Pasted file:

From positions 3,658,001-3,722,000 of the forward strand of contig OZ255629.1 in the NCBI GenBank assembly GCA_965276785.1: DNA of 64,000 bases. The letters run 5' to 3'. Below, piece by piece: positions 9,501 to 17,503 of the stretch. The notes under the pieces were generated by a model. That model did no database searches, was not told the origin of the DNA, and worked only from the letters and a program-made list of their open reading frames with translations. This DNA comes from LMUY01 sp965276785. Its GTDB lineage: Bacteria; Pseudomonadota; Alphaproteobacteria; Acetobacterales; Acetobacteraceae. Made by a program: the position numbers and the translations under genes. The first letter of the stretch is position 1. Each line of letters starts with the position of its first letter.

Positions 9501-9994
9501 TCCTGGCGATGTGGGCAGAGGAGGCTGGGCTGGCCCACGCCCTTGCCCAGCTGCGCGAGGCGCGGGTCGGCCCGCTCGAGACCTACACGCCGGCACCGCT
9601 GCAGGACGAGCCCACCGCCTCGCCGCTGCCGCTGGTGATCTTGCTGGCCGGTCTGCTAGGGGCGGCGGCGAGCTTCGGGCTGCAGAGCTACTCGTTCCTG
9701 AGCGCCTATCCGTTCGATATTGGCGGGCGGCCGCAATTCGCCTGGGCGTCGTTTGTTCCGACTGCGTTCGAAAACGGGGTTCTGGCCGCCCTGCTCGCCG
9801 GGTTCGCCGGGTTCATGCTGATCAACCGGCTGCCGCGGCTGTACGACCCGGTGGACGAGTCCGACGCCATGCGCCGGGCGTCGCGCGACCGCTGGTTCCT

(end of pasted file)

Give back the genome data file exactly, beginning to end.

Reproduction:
From positions 3,658,001-3,722,000 of the forward strand of contig OZ255629.1 in the NCBI GenBank assembly GCA_965276785.1: DNA of 64,000 bases. The letters run 5' to 3'. Below, piece by piece: positions 9,501 to 17,503 of the stretch. The notes under the pieces were generated by a model. That model did no database searches, was not told the origin of the DNA, and worked only from the letters and a program-made list of their open reading frames with translations. This DNA comes from LMUY01 sp965276785. Its GTDB lineage: Bacteria; Pseudomonadota; Alphaproteobacteria; Acetobacterales; Acetobacteraceae. Made by a program: the position numbers and the translations under genes. The first letter of the stretch is position 1. Each line of letters starts with the position of its first letter.

Positions 9501-9994
9501 TCCTGGCGATGTGGGCAGAGGAGGCTGGGCTGGCCCACGCCCTTGCCCAGCTGCGCGAGGCGCGGGTCGGCCCGCTCGAGACCTACACGCCGGCACCGCT
9601 GCAGGACGAGCCCACCGCCTCGCCGCTGCCGCTGGTGATCTTGCTGGCCGGTCTGCTAGGGGCGGCGGCGAGCTTCGGGCTGCAGAGCTACTCGTTCCTG
9701 AGCGCCTATCCGTTCGATATTGGCGGGCGGCCGCAATTCGCCTGGGCGTCGTTTGTTCCGACTGCGTTCGAAAACGGGGTTCTGGCCGCCCTGCTCGCCG
9801 GGTTCGCCGGGTTCATGCTGATCAACCGGCTGCCGCGGCTGTACGACCCGGTGGACGAGTCCGACGCCATGCGCCGGGCGTCGCGCGACCGCTGGTTCCT